Printer Friendly

Naval innovation: from coal to oil. (Cover Story).

Technology is often cited as a key aspect of the revolution in military affairs and a decisive factor in military operations today. A study of the transition by the Royal Navy from coal to oil, stimulated by First Lord of the Admiralty Winston Churchill and Admiral Sir John (Jacky) Fisher, reveals a more complex story. Although technological change was a great success--every navy soon switched to oil--it did not constitute a strategic advance for Britain. It was an achievement that represented a grave risk to a nation which possessed large coal reserves but no oil. This example suggests how technological innovations alone do not spark a revolution in military affairs.

Twilight of a Technology

When Churchill went to Whitehall in 1911, coal was still the primary source of power for naval vessels. The Royal Navy had adopted oil for submarines and destroyers, and in most ships it was sprayed on coal to increase its combustion. But coal remained the principal fuel, especially for larger vessels like battleships. It was widely available, especially in Britain, where Cardiff coal mined in Wales was preferred by navies worldwide. Coal was accepted by marine engineers, and Britain had a global network of coaling stations. In addition, coal was inert and thus supplemented armor by reducing damage from shells exploding in coal storage bins.

But coal also had disadvantages. Moving it from shore to ship, and aboard ship, was dirty and strenuous work that required extensive manpower. As Churchill noted, "the ordeal of coaling ship exhausted the whole ship's company. In wartime it robbed them of their brief period of rest; it subjected everyone to extreme discomfort." (1) It was virtually impossible to refuel at sea, meaning that a quarter of the fleet might be forced to put into harbor coaling at any one time. Providing the fleet with coal was the greatest logistical headache of the age.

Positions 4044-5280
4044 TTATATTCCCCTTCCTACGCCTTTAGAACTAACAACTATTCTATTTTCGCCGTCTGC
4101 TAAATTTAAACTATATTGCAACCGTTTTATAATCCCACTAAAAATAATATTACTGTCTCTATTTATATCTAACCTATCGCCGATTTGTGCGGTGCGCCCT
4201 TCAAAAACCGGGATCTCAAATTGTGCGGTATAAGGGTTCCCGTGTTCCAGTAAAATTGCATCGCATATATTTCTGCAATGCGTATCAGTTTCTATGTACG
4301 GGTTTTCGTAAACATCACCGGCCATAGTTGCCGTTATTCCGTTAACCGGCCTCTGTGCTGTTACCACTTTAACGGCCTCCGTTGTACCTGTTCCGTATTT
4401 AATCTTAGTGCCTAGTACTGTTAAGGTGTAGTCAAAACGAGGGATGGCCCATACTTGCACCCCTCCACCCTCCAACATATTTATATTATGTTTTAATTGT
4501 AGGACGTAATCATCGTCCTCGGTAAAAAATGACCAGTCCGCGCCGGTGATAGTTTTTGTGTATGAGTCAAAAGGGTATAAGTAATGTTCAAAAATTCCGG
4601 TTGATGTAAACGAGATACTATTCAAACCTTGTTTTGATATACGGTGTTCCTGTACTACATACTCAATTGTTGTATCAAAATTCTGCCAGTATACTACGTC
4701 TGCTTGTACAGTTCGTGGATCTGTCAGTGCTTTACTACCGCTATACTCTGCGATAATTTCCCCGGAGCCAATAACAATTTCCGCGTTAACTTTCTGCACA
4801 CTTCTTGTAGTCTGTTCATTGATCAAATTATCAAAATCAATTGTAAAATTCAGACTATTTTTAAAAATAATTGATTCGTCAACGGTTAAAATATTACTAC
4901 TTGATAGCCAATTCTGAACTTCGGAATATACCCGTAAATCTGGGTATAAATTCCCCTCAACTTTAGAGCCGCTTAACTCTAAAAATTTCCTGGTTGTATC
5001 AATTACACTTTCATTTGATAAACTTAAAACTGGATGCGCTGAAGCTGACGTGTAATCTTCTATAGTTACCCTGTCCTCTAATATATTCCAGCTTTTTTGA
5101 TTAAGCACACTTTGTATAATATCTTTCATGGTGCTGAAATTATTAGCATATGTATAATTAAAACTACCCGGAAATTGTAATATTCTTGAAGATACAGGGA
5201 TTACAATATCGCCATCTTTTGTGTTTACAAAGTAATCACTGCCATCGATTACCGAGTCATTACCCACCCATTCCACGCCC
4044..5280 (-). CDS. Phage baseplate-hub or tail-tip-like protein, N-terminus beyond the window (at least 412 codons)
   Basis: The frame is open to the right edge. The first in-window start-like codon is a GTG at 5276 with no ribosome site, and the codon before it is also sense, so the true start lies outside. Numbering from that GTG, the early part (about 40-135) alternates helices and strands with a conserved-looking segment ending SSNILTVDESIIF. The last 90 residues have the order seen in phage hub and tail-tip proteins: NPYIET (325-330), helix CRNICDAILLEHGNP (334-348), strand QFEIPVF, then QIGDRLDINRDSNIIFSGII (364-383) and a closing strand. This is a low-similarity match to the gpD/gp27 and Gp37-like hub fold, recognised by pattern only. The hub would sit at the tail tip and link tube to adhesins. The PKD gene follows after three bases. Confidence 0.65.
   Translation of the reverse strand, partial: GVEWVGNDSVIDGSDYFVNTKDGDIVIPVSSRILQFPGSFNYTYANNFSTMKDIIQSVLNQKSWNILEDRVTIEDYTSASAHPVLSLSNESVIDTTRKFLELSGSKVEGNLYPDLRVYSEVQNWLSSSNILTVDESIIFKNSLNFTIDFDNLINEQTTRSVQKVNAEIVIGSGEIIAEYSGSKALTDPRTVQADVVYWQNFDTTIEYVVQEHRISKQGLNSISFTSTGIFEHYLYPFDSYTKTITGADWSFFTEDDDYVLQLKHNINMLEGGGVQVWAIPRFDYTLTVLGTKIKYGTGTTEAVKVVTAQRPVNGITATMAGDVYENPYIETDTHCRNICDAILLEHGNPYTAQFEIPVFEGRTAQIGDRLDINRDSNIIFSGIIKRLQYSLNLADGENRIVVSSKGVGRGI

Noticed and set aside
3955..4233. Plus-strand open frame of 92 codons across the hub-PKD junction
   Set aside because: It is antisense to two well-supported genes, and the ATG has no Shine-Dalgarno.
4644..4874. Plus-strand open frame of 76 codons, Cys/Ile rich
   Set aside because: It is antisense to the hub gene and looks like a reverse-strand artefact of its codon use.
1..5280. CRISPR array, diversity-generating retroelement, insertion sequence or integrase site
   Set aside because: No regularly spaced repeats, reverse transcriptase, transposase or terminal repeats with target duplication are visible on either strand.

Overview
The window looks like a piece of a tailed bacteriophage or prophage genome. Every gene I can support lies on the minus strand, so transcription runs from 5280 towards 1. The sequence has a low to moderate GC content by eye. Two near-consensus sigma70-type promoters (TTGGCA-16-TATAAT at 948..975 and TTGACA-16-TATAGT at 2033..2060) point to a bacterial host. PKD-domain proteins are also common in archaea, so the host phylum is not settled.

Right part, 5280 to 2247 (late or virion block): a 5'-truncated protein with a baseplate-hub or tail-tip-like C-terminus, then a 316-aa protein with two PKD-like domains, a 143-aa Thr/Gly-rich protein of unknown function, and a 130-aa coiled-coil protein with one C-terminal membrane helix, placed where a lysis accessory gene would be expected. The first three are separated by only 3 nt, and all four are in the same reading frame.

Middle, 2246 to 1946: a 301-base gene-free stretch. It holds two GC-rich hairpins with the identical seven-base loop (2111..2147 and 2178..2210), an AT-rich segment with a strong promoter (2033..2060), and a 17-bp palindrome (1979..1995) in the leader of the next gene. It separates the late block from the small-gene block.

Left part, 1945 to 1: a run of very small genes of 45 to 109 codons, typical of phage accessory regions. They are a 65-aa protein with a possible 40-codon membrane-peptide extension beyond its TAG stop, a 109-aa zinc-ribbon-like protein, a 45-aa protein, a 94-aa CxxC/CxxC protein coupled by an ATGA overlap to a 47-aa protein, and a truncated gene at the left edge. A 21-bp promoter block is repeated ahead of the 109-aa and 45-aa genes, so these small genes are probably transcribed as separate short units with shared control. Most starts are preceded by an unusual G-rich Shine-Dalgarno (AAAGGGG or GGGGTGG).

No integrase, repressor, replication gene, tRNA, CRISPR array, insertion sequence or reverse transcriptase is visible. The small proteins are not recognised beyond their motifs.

Oil offered many benefits. It had double the thermal content of coal so that boilers could be smaller and ships could travel twice as far. Greater speed was possible and oil burned with less smoke so the fleet would not reveal its presence as quickly. Oil could be stored in tanks anywhere, allowing more efficient design of ships, and it could be transferred through pipes without reliance on stokers, reducing manning. Refueling at sea was feasible, which provided greater flexibility.

Oil erased the drawbacks of a solid fuel. As Churchill noted, "the advantages conferred by liquid fuel were inestimable." But he also recognized that a switch would be difficult to implement: "To change the foundation of the navy from British coal to foreign oil was a formidable decision in itself." Finding and securing sources of oil threatened to be the most difficult part of the venture:
 The oil supplies of the world were in the hands of vast
 oil trusts under foreign control. To commit the navy irrevocably
 to oil was indeed to take arms against a sea